Guthrie on proposed 2018-19 school calendars: 'Neither calendar is a good one'

With the new year in full swing, the Carroll County Public Schools Board of Education is already looking ahead to next year's calendar, and potential problems with making the mandated start and end dates work.

At the school board's most recent monthly meeting on Sept. 13, Superintendent Stephen Guthrie presented the BOE with two potential school calendars for the 2018-2019 school year, though he did not recommend one over the other.


"Neither calendar is a good one," Guthrie told the school board, a point he emphasized again this week.

Guthrie said Wednesday, Sept. 20, he will rely on community and CCPS feedback before making a recommendation, adding that both calendars are out for feedback for 60 days.

The problem with this next year, he said, comes from the mandated post-Labor Day start and the mandated ending date of no later than June 15, something that came down from Gov. Larry Hogan in August of 2016 and was implemented for the first time this year. The school system was able to make this year work, but next year, Guthrie said, there are issues with getting the days to fit.

Next year, Guthrie said during the Wednesday board meeting, there are two Jewish holidays, it's an election year and June 15, the last day schools can operate per the mandate, is a Saturday.

"That takes four days away that we had flexibility with in this current year's calendar," he said.

The first calendar option, which has the first day of school on Tuesday, Sept. 4 and finishes Friday, June 14, shortens spring break from one week to just Good Friday and Easter Monday, something that also happened this year.

It allows for four emergency closing days, which are used for bad weather. Only counting on four days is the bare minimum, Guthrie said, adding he "certainly" doesn't think it's sufficient.

"We have no way of knowing how many emergency closing days [we will need]," he said.

The first calendar also includes an Oct. 8 professional day for teachers, something Guthrie said they want to keep, but with that means teachers will finish their last day on Monday, June 17, something that isn't ideal.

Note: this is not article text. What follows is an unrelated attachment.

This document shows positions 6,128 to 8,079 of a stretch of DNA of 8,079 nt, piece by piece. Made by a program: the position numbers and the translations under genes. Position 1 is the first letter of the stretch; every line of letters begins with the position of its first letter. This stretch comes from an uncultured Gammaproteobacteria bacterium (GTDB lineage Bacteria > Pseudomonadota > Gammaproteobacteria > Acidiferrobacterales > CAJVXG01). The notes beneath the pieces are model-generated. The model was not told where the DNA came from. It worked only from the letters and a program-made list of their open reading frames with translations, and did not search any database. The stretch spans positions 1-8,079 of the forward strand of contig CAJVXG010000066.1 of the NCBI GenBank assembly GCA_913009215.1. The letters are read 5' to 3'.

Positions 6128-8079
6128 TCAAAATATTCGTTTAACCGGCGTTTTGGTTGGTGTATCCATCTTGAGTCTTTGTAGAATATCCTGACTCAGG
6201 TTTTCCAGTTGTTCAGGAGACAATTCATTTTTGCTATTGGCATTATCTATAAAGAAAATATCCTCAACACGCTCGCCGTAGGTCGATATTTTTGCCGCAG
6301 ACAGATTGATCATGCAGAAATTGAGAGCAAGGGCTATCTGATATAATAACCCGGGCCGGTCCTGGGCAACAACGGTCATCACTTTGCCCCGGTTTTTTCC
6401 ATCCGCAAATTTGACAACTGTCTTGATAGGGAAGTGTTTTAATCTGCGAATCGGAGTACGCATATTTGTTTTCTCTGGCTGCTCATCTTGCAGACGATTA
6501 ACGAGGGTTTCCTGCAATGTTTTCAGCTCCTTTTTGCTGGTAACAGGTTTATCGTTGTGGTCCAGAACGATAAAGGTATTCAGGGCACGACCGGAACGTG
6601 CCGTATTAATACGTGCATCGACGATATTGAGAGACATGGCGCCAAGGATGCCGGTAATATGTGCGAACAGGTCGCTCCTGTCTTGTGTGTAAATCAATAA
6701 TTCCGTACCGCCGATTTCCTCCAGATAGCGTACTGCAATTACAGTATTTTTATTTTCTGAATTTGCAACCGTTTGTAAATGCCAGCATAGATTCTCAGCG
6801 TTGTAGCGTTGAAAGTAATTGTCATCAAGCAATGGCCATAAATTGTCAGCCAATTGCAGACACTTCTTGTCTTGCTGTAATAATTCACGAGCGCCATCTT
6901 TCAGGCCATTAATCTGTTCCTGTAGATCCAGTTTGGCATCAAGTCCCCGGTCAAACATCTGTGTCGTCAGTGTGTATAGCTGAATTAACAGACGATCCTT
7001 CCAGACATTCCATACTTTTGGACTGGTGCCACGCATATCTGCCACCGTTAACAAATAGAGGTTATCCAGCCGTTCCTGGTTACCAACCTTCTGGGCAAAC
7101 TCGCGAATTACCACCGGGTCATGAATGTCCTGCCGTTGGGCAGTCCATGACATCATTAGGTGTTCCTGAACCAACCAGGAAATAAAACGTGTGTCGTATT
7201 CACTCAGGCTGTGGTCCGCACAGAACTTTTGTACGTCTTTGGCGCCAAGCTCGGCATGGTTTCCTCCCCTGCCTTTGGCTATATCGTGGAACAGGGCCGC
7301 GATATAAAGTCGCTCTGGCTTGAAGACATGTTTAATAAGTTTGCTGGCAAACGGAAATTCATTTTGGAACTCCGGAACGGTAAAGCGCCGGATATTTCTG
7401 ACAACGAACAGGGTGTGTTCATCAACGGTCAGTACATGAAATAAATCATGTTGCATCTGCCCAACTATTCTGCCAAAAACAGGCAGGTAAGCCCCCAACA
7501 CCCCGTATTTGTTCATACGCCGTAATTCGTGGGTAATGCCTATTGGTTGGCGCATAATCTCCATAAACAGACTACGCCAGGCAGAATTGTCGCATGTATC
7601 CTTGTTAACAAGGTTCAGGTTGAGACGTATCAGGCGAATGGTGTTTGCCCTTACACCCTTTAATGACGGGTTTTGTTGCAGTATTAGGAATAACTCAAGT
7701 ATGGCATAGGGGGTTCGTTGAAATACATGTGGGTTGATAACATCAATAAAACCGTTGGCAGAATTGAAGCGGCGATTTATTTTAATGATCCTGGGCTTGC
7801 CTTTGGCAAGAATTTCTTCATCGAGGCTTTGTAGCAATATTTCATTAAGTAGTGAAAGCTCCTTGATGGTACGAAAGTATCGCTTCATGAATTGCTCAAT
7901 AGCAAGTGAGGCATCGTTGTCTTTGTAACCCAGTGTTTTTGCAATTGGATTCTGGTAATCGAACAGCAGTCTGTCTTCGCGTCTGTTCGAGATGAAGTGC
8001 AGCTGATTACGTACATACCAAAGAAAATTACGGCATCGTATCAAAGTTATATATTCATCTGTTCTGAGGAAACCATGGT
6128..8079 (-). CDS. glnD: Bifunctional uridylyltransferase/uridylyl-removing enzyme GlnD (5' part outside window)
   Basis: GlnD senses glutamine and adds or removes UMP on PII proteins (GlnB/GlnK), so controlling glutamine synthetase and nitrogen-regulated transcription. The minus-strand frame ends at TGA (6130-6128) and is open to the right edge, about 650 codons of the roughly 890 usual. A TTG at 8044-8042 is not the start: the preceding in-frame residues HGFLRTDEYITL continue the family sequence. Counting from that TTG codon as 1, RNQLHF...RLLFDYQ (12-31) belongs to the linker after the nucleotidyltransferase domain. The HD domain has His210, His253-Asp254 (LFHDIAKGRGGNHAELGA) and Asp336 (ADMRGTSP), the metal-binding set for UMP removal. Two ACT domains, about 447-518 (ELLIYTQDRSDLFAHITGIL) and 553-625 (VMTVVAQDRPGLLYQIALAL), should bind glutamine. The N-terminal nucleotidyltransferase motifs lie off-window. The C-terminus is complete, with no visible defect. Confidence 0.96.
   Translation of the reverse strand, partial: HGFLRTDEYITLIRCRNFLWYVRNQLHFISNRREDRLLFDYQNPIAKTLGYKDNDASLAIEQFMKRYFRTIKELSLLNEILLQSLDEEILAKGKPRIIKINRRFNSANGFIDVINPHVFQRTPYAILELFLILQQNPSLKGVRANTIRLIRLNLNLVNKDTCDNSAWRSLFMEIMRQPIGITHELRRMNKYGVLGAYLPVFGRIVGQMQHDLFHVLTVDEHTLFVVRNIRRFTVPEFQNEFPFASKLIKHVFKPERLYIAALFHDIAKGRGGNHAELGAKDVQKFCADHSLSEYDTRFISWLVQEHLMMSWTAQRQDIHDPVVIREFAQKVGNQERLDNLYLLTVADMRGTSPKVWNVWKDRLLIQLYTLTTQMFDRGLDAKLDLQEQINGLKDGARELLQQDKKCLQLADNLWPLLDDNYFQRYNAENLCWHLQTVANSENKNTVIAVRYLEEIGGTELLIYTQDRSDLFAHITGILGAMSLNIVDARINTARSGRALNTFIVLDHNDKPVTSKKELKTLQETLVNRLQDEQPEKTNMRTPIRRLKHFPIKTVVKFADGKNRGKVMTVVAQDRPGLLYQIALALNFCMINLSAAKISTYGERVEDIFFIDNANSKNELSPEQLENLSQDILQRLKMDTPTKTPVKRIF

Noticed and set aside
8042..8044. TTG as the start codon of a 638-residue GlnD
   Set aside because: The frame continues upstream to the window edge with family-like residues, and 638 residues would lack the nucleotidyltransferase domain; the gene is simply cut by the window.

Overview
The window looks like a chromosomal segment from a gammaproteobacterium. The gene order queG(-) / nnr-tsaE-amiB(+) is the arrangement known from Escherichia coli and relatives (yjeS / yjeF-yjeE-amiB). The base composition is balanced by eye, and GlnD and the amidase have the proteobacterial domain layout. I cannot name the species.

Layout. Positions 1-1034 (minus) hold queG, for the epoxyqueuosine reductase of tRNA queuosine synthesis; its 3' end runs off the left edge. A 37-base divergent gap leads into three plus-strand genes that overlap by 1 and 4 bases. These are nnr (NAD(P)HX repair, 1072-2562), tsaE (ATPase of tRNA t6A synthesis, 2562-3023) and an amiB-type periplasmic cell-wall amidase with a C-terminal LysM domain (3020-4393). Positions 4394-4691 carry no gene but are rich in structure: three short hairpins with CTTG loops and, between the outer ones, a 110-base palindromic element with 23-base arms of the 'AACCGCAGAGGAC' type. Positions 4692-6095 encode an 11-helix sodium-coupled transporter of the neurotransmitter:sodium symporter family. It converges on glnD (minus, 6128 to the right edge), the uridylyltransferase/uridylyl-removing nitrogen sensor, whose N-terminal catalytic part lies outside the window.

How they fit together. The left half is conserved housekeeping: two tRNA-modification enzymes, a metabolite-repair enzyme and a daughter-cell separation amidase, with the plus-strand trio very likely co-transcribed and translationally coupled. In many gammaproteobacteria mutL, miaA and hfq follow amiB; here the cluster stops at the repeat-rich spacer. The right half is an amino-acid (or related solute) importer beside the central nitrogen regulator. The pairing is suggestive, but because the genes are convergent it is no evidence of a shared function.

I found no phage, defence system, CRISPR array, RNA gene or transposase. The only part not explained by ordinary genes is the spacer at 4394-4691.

The only alternative, Guthrie said, is to remove the Oct. 8 professional day and put that onto the beginning of the year, bringing teachers back six days before school starts instead of five. This second option he presented has students ending on June 13, allowing teachers to end on Friday, June 14.

The Oct. 8 professional day is helpful for that time of the year, for teachers to reassess how things are going a month or so into school, so the additional day before school starts or bringing teachers back on the Monday after school ends isn't particularly helpful, Guthrie said this week.

BOE members voiced concerns about what will happen if there is a lot of bad weather during the 2018-2019 school year, forcing the school system to close beyond its four planned emergency closing days.

"That's cutting it close," board member Bob Lord said of only being able to include four days.

Guthrie said the school system has the ability to ask for a waiver of the 180 days or a waiver of a public school holiday, though CCPS would have to pay holiday pay and the board agreed cutting more holiday time wasn't a good option.


Board member Donna Sivigny echoed Lord's concerns and asked if CCPS was sure a waiver of the 180 days would be granted if the school system needed to request it. Guthrie said while he has no way to guarantee the Maryland State Board of Education would grant the waiver, every time CCPS has asked, the waivers have been granted.

Even still, he said, there are many people who say the students should be in school for the required 180 days, to which CCPS school board President Devon Rothschild agreed.

"If the state believes — if we believe — that educating our students for 180 days is important, we've kind of been set up by the governor here to not really be successful," she said.